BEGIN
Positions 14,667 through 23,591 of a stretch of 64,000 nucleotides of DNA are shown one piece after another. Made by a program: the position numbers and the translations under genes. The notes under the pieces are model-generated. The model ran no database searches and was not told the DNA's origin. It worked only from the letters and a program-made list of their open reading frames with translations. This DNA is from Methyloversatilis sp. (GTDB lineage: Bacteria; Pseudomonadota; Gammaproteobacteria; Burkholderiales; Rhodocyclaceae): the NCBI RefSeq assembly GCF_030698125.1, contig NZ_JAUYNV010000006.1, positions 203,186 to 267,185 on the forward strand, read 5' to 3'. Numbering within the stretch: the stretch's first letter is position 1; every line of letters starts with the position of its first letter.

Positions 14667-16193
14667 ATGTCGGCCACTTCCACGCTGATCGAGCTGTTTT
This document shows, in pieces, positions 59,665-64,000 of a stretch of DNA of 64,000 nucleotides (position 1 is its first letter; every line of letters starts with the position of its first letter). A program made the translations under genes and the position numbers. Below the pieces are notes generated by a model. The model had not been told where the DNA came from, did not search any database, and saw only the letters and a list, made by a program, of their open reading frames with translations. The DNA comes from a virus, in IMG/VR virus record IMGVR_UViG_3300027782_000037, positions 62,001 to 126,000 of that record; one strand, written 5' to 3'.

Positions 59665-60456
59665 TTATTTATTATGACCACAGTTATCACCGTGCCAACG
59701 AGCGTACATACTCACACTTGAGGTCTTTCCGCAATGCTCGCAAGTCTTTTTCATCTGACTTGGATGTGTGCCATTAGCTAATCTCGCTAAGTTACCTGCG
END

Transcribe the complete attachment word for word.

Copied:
Positions 14,667 through 23,591 of a stretch of 64,000 nucleotides of DNA are shown one piece after another. Made by a program: the position numbers and the translations under genes. The notes under the pieces are model-generated. The model ran no database searches and was not told the DNA's origin. It worked only from the letters and a program-made list of their open reading frames with translations. This DNA is from Methyloversatilis sp. (GTDB lineage: Bacteria; Pseudomonadota; Gammaproteobacteria; Burkholderiales; Rhodocyclaceae): the NCBI RefSeq assembly GCF_030698125.1, contig NZ_JAUYNV010000006.1, positions 203,186 to 267,185 on the forward strand, read 5' to 3'. Numbering within the stretch: the stretch's first letter is position 1; every line of letters starts with the position of its first letter.

Positions 14667-16193
14667 ATGTCGGCCACTTCCACGCTGATCGAGCTGTTTT
This document shows, in pieces, positions 59,665-64,000 of a stretch of DNA of 64,000 nucleotides (position 1 is its first letter; every line of letters starts with the position of its first letter). A program made the translations under genes and the position numbers. Below the pieces are notes generated by a model. The model had not been told where the DNA came from, did not search any database, and saw only the letters and a list, made by a program, of their open reading frames with translations. The DNA comes from a virus, in IMG/VR virus record IMGVR_UViG_3300027782_000037, positions 62,001 to 126,000 of that record; one strand, written 5' to 3'.

Positions 59665-60456
59665 TTATTTATTATGACCACAGTTATCACCGTGCCAACG
59701 AGCGTACATACTCACACTTGAGGTCTTTCCGCAATGCTCGCAAGTCTTTTTCATCTGACTTGGATGTGTGCCATTAGCTAATCTCGCTAAGTTACCTGCG